DOHA: GCC family firms are increasingly looking externally for growth and expansion plans. A large number of family firms are looking for external capital in the future and a considerable number of family firms have already raised external capital at some point in their history, according to a new research programme jointly conducted by the UN-supported agency Pearl Initiative and PwC.
The research, interviewing over 100 family firms across the GCC that covered all major industry sectors, found the region’s family firms are becoming more aware of the increasing importance of corporate governance, but it is till not yet a high strategic priority.
The report said a strong culture of privacy prevails in many family firms. Although 76 percent of family firms interviewed produce an annual report equivalent, these are generally for internal stakeholders only. Sixty-three percent of firms disclose financial or non-financial information to banks and business partners, and only 12 percent of family firms publicly disclose any financial information whatsoever.
A key focus of the report is to recognise the importance of corporate governance in family firms and to understand the issues surrounding implementation. As ownership passes from one generation to the next, the report highlights that the key drivers to improve governance and transparency are linked to the desire to develop and pass on a healthy and efficient organisation.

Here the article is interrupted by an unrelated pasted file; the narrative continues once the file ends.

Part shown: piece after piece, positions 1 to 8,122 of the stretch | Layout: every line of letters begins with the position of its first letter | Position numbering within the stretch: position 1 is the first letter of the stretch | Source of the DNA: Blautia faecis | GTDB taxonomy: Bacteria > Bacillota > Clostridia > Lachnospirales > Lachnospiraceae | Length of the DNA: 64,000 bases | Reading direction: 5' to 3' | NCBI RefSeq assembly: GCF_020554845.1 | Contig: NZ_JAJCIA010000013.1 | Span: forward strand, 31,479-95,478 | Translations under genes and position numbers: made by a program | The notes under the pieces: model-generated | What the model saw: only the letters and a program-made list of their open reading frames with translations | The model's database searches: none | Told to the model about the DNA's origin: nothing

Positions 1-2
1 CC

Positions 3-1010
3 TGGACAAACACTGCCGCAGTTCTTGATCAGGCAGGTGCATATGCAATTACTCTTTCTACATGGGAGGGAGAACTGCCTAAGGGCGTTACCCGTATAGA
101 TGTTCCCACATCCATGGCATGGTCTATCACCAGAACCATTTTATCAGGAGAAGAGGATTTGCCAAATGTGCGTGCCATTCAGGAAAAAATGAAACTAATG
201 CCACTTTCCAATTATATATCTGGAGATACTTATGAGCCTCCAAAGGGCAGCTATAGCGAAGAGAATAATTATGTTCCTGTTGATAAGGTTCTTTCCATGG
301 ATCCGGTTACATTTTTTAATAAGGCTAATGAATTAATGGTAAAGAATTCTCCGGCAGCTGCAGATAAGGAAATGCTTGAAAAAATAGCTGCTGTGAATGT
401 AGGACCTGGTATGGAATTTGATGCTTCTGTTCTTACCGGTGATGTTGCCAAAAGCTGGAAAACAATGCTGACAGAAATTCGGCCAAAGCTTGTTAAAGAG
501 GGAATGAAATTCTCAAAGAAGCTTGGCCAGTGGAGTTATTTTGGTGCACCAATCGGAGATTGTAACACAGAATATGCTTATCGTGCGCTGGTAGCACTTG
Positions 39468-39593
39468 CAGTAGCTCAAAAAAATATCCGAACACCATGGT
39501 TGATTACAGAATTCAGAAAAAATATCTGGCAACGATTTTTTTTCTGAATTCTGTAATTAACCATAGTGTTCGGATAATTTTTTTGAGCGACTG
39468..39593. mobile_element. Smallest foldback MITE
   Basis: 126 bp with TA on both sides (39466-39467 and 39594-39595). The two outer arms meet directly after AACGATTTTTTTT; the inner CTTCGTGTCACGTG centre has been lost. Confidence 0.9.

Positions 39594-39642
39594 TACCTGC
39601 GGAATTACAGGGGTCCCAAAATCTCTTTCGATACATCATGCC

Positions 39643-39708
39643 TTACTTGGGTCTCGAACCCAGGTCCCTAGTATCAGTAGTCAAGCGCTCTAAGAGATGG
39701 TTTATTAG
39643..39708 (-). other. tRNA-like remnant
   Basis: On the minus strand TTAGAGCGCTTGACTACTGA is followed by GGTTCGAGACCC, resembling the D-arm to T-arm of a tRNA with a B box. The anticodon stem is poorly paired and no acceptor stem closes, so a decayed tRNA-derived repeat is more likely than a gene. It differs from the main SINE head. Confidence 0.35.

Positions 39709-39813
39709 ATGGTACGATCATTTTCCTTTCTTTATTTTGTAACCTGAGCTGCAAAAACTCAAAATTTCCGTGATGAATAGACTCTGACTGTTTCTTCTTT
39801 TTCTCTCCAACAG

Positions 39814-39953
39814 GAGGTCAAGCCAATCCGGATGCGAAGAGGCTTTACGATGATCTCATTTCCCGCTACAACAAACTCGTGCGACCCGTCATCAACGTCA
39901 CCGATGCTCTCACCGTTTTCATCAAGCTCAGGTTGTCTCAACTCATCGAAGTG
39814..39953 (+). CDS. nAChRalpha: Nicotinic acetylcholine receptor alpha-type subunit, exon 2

The research shows that there is a growing appreciation amongst family firms of the importance of a strong well-functioning board that acts as the right interlocutor between the family and the company. The value of independent directors is becoming more recognised, especially where they bring strategic, corporate governance, legal and finance skills. Family firms with independent directors cite improved Board dynamics as a benefit, in that it can add increased planning, discipline, strategic focus and structure to board meetings, with key decisions less likely to be made by-passing the board.
A significant sensitivity that was discussed during the research is the issue of board performance and evaluation. Only four percent of the firms interviewed evaluate board performance, with findings showing this is, in part, due to difficulties in practical implementation and the perceived potentially negative impact it could have on the familial dynamics.
The study concludes that GCC family firms are some of the largest and most successful in the world today. However, there is a pressing need to implement higher standards of corporate governance. The benefits of this include better access to finance on more favourable terms and the ability to attract foreign investment and stronger talent.
The firms are recognising that a lack of family governance structures can be the biggest cause of conflict, particularly around succession. Clear criteria for selection of family members leading the business, and well-thought out structured governance and transparency for those not directly involved, are becoming more important, particularly moving into the third generation. Fifty-two of the firms interviewed have defined clear responsibilities between the family shareholders and the board, and between the board and the executive management, but only 20 percent of firms feel that they have fully implemented this so far.
Amin Nasser, Partner, Middle East Entrepreneurial & Private Clients Leader, PwC, added: “Over 80 percent of businesses in the GCC are either family owned or controlled, indicating that this business model is the basic fabric of local societies and regional economies.”